Article by Caroline McMahon and Cleta D’Sa
Before working in the Immune Oncology department at Bristol Meyers-Squibb, where she developed immuno-oncology therapies for first-in-human (FIH) clinical trials and worked with teams to genetically engineer T-cells to treat cancers, Dr. Lillian Seu was a National Institute of Health (NIH) Fogarty Fellow at the Centre for Infectious Disease Control, Zambia (CIDRZ). Fogarty fellowships provide funding for American clinician scientists to promote research and train researchers in a variety of global health areas in low- and middle-income countries in regions such as Sub-Saharan Africa, South America and Southeast Asia.
Seu, a graduate of Barnard College with a PhD in Biopharmaceutical Sciences from the University of California, San Francisco, is passionate about expanding quality health care everywhere in the world and embraced her Fogarty fellowship, viewing it as an opportunity to pursue that passion. From 2011 to 2014, Seu researched HIV in Lusaka, Zambia, as a continuation of her PhD. Zambia is among the countries most affected by the HIV and AIDS epidemic, which has become part of a national health priority. Inspired by her training to solve complex problems in systematic and sustainable ways, Seu hoped her work through the fellowship would help in an overall effort to strengthen health care systems abroad.
Using Sanger Sequencing
At the time of Seu’s fellowship, Zambia had an 11%-12% HIV prevalence rate and benefitted from the influx of funding for antiretroviral drugs. However, as a result of more patients receiving therapy, a high level of drug resistance emerged. Initially trained by the CIDRZ laboratory management team into a supervisory role with the antiretroviral resistance genotyping laboratory at the CIDRZ central lab, Seu was later responsible for coordinating antiretrovial resistance testing for patients at the Zambian Ministry of Health HIV clinic as well as private hospitals. There, Seu applied her knowledge of Sanger sequencing; prior CIDRZ laboratory scientists had shown that it was an effective method for drug resistance mutation discovery and easily adapted from the alternative Sanger-based diagnostic at the time (Viroseq).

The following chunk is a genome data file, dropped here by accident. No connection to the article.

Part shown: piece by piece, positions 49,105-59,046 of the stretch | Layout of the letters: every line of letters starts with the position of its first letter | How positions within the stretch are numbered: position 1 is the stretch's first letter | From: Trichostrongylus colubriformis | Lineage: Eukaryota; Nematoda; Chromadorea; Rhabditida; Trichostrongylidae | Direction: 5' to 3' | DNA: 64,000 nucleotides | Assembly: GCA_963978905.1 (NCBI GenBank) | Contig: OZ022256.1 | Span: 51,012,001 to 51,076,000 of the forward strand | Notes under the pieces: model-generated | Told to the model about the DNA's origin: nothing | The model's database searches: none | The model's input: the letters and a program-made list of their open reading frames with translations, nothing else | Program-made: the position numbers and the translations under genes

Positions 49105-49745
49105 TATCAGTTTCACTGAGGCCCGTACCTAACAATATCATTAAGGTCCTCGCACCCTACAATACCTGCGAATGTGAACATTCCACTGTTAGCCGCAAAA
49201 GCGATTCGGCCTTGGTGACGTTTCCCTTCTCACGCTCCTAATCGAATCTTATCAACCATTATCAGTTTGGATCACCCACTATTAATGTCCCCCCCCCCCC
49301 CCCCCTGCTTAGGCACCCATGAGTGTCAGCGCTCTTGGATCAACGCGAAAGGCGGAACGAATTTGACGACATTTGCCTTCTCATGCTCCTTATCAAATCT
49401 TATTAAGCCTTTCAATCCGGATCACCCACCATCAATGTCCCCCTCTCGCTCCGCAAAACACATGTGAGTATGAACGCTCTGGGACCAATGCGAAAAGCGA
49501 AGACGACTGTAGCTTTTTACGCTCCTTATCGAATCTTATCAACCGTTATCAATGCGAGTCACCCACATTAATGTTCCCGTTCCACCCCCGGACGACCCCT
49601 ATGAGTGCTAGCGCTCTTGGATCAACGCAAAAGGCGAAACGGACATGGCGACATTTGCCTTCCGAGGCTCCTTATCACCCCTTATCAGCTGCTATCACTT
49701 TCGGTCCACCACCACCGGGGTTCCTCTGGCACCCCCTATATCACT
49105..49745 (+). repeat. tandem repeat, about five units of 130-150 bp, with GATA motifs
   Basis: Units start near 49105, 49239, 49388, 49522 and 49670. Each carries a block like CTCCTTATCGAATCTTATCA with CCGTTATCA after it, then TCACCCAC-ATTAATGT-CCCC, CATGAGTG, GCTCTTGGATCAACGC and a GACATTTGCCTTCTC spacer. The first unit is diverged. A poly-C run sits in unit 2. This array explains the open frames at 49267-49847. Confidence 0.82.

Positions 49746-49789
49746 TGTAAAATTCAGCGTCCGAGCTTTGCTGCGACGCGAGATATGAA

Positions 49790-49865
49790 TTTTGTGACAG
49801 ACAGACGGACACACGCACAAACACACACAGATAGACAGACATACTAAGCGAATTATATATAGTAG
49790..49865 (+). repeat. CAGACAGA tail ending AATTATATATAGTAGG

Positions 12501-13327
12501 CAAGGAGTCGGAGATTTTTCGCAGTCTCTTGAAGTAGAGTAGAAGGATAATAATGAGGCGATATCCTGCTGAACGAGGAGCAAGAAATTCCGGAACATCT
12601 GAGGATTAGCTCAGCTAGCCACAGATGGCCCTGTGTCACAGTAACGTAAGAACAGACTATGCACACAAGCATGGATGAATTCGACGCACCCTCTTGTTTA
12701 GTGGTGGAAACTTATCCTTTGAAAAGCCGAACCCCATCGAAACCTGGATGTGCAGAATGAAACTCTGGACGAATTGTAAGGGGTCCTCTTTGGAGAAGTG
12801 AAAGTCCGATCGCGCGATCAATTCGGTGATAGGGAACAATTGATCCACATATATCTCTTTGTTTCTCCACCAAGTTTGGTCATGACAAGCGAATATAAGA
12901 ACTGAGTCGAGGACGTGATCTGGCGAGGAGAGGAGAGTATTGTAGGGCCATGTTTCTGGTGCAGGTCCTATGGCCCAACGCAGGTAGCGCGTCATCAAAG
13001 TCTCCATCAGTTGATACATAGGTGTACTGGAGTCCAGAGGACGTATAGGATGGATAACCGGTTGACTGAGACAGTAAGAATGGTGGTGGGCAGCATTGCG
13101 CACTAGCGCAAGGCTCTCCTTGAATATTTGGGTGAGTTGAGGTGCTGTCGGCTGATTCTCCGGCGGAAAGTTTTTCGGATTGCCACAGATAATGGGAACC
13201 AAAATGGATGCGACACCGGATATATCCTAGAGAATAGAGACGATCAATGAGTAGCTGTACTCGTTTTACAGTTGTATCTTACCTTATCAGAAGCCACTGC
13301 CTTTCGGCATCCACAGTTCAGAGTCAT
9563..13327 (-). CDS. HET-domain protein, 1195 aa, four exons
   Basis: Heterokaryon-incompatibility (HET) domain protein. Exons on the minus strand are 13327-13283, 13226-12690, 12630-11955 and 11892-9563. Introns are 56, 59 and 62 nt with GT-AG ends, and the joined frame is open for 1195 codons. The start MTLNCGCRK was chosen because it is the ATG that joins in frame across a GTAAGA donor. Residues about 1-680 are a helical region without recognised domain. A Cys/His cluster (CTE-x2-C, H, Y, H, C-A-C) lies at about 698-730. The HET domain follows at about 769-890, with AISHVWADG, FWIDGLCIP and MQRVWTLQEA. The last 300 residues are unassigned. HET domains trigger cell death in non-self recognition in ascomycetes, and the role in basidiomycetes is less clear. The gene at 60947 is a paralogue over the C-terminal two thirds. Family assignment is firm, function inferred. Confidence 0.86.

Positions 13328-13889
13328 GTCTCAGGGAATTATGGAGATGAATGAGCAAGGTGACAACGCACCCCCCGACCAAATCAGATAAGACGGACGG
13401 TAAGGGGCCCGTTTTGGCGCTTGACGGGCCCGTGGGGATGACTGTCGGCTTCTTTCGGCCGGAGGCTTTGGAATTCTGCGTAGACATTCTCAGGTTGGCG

Seu stresses that as technology moves forward at such a rapid rate, researchers shouldn’t be so quick to dismiss existing technology as “being old.” “Sanger sequencing can accomplish what some other new platforms can’t,” says Seu. “It’s thought that next-gen sequencing and high throughput sequencing methods, and now even long-read sequencing methods, are pulling past the ‘older ways’ of doing DNA sequencing, which involved the Sanger dideoxynucleotide chain terminating method.” Seu believes that Sanger sequencing continues to be relevant and has become an advocate “especially when you want to look at minor allele frequency haplotypes from contiguous viral genes that might not get captured in some of the higher-throughput platforms.” Additionally, the ability to quickly turn around small volumes of samples, to hone in on a predefined genetic locus such as the HIV pol gene, and to analyze complex gene structures makes Sanger sequencing flexible enough to use for other diagnostic testing.